The county-level surprises are then combined to obtain the US-wide temperature shock. Figure 1 shows the evolution over time of the occurrence of shocks by county (Panel A) and US-wide temperature shocks (Panel B). The first figure reveals that, between 1975 and 2019, surprises were highest in southern and western counties; The second figure shows that, at the national level, the adjustments in the shape of the temperature distribution were largest in the early part of the sample compared to recent periods – giving a big shock. This does not mean that temperature fluctuations have decreased in size, but simply that temperature extremes have become more normal in recent times, less surprising than in the past.
Figure 1 County-level temperature surprises and US-wide temperature shocks
(a) Average size of county-level surprises
(b) US-wide temperature shock
The impact of temperature on the US economy and monetary policy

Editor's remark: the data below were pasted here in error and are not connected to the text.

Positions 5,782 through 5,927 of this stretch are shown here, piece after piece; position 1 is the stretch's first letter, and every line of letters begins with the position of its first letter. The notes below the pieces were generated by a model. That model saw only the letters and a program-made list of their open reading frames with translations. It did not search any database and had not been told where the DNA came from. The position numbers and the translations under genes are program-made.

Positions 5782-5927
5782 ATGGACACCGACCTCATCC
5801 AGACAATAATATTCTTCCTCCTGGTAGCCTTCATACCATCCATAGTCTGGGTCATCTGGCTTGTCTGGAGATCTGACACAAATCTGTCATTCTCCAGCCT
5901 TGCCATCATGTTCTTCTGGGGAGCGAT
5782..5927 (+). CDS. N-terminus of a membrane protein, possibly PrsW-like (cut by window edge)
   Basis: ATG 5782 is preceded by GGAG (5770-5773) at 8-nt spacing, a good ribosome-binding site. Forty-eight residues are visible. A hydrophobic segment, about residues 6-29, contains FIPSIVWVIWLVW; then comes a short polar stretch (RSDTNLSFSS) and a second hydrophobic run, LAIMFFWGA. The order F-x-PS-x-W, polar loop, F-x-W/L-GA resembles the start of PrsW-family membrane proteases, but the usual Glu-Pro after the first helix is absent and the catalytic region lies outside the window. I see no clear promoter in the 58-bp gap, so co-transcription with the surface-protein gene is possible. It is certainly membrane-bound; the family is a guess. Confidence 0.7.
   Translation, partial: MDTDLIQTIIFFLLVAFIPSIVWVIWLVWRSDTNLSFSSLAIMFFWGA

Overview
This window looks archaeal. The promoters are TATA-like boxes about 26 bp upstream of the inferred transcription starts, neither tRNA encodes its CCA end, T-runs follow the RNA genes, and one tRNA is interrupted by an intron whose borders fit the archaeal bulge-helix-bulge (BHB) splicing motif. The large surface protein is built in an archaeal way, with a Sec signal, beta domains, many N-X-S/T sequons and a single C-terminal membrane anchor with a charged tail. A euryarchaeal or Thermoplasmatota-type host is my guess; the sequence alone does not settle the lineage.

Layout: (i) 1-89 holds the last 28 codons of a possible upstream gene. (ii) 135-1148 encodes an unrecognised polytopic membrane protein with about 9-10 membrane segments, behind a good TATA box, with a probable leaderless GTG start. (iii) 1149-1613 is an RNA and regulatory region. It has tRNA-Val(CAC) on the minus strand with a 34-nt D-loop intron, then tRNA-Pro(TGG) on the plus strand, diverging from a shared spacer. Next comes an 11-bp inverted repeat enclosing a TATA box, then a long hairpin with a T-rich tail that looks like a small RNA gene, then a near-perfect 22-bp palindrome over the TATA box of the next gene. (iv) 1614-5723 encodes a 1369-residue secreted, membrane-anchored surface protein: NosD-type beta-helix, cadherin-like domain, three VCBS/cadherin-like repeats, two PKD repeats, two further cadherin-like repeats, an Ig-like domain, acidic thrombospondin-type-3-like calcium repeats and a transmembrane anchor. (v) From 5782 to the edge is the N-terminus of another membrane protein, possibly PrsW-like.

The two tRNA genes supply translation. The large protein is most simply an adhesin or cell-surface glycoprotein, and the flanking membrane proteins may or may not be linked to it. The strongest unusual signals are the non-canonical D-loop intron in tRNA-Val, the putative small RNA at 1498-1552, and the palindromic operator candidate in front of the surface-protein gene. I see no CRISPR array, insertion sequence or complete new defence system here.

The constructed US-wide shock is used to study the average response of key economic variables to temperature variation between 1975q1 and 2019q4 using local estimates (Jordà 2005). Figure 2 shows the impact on the US economy up to 16 quarters after the shock: exceptional temperatures have a negative impact on GDP, which increases over time reaching a trough after 2 years, with a strong impact coming from private investment, in line with Lemoine (2021). Furthermore, shocks reduce the consumer price index (albeit by a margin), suggesting that demand-side effects are predominant. Temperature also prompts a significant response by the Federal Reserve, shown in Figure 3: In line with the response to GDP, the Fed’s economic nowcast (produced within the set of Greenbook forecasts) has also been revised, tracking recessions over time (first image). This prompts an expansionary monetary policy response as short rates also fall, with the effect spreading to the long end of the yield curve (second and third figures). While the behavior of interest rates by itself is not a guarantee that the Federal Reserve has correctly identified the source of the recession, some evidence points to increased Fed attention to temperature fluctuations. Indeed, the occurrence of temperature-related noise in transcripts of individual FOMC meetings increases slightly after adverse temperature shocks (Figure 4).